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Texas Populist Jim Hightower Makes Progressive 'Hall of Fame,' as Nation Magazine Gathering Grapples with Conflicted Feelings about President Obama

A year after the President's inauguration, much of the giddiness surrounding Obama has dissipated.

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Schakowsky did concede that she liked The Nation's piece, " The Afghan Speech Obama Should Give" better than the one the president actually gave on Afghanistan. Yet, Schakowsky also gave a classic mixed message: she showed the crowd an oppressive-looking burka with a tiny slit for eyes, saying that "Everyone [in Afghanistan] will wear one if the Taliban returns to power." However, there is ample evidence that the corrupt warlords and the Karzai administration also oppress women, by, for example, supporting legislation that makes women the property of men. Isn't there be a better alternative than these two repressive extremes?

Bring on Hightower

There was no ambivalence about Jim Hightower. After a gracious introduction by Nation editor Katrina vanden Heuvel, who quoted another famous Texan, Willie Nelson ("If we couldn't laugh, we would all go insane"), Hightower charmed with his practiced mix of yarns and populist homilies. He was clearly impressed with the $100,000 portion of the prize, and suggested he'd be open to even more, offering a Mark Twain witticism: "He was against millionaires, but wasn't sure what he would do if offered the position." Hightower, though, pledged half the prize dough to his longtime partner, writing collaborator and co-conspirator, Susan DeMarco.

The message from Hightower, and one we've been hearing all along, is that President Obama is only going to be as good as we make him. Or as Hightower put it, "We can't sit back in the La-Z-Boy and crack twelve-ouncers with our elbows; we've got to be noisy, and work together." Hightower was striving to convey some message of positive thinking and personal responsibility that would move the people in the room to action. He quoted Oscar Wilde: "Be yourself, everyone else is taken," and told a long story about a hardware store in Austin that still believes in good service -- "in workin' with ya." The store's motto is: "Together, we can do it ourselves." Finally, perhaps out of exasperation, Hightower added, "Those who say it can't be done, shouldn't get in the way of those doing it." Hightower also saluted his faithful Hightower Lowdown team: collaborator Phillip Frazer, organizing stalwart Laura Ehrlich and tech guru Deanna Zandt.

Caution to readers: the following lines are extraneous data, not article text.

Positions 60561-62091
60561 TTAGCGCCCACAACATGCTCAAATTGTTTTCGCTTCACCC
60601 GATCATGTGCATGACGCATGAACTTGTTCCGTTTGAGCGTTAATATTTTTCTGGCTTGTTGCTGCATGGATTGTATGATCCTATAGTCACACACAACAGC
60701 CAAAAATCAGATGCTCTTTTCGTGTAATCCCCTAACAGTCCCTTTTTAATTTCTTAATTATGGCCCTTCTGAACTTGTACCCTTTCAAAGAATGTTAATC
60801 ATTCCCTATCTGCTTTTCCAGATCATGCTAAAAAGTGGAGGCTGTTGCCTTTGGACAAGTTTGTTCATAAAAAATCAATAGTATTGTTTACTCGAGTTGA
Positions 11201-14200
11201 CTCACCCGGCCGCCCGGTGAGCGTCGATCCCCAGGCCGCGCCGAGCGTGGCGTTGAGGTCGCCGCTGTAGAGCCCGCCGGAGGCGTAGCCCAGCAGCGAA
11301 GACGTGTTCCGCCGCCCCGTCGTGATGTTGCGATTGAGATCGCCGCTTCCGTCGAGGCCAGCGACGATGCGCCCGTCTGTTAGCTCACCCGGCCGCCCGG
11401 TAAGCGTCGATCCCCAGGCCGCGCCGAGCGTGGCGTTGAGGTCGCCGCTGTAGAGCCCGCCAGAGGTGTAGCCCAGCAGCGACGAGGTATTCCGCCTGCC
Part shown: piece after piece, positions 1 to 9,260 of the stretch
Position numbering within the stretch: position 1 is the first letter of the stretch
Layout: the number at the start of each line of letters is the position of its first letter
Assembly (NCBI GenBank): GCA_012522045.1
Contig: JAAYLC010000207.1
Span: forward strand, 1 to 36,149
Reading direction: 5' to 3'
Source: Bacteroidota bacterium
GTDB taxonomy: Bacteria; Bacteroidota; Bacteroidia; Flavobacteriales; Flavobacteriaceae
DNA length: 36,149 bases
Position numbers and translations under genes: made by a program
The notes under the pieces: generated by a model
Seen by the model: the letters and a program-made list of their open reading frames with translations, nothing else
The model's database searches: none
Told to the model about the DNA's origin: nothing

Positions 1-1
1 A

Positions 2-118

The event was organized by the veteran progressive impresario Hamilton Fish, long-time head of the Nation Institute. Fish is legendary for his ability to lasso wealthy donors and get them to this dinner, which also features a sprinkling of celebs and literary lions. This time around, former tennis great John McEnroe and prolific filmmaker Oliver Stone were in the crowd. Pulitzer Prize winner Nancy McWhorter, author of Carry Me Home: Birmingham, Alabama: The Climactic Battle of the Civil Rights Movement was there, along with Walter Mosley, E.L. Doctorow and Tony Kushner.

Dozens of donors who fuel progressive groups and support progressive political candidates were in attendance, including Joshua Mailman, Annie Hess, Deborah Sagner, Conrad Martin, Donna Stanton, Don Shaffer, Cora Weiss, Cynthia Ryan -- who was a co chair of the event -- and many more.

And lest we leave out the hardworking organizers, thinkers and advocates, the large crowd included Danny Cantor, head of Working Families Party; Bob Fertik of; Maya Wiley of the Center for Social Inclusion; Danielle Brian from the Project on Government Oversight; and on and on. The tasty, healthy menu was created by Chez Panisse proprietor Alice Waters, and the spread of great food came from the best of local farms and producers in the Tri-State Region, with some delicious prosciutto all the way from Iowa. And while we are at it, Fish couldn't have done the event without the hard work of his crack staff, Taya Kitman, and Ruth Baldwin.

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